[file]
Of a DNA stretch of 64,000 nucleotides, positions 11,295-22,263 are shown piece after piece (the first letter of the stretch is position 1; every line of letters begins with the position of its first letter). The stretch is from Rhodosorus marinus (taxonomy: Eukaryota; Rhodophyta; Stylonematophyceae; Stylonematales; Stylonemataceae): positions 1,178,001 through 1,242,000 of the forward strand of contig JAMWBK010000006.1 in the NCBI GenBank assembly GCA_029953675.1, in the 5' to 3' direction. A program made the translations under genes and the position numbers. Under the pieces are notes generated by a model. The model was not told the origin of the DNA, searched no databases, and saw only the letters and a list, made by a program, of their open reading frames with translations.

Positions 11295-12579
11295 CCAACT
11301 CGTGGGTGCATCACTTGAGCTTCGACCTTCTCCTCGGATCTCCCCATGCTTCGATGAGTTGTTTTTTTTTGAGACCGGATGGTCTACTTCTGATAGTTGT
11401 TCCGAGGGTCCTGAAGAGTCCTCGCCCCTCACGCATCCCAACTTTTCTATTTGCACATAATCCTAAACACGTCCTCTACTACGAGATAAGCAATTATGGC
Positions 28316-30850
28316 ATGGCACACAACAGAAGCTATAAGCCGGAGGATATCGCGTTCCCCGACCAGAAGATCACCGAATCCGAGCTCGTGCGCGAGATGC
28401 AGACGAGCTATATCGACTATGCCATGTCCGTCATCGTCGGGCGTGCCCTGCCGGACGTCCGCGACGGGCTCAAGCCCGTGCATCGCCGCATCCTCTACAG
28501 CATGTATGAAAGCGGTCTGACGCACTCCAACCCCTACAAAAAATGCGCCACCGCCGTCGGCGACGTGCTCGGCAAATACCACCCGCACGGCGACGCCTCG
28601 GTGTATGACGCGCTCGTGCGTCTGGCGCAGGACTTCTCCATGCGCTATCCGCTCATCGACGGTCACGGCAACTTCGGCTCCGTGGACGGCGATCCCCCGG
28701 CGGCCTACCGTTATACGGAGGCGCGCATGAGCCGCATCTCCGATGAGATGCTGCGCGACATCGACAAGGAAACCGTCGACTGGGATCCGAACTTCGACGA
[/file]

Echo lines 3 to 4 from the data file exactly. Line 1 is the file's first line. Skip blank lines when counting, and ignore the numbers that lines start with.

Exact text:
11295 CCAACT
11301 CGTGGGTGCATCACTTGAGCTTCGACCTTCTCCTCGGATCTCCCCATGCTTCGATGAGTTGTTTTTTTTTGAGACCGGATGGTCTACTTCTGATAGTTGT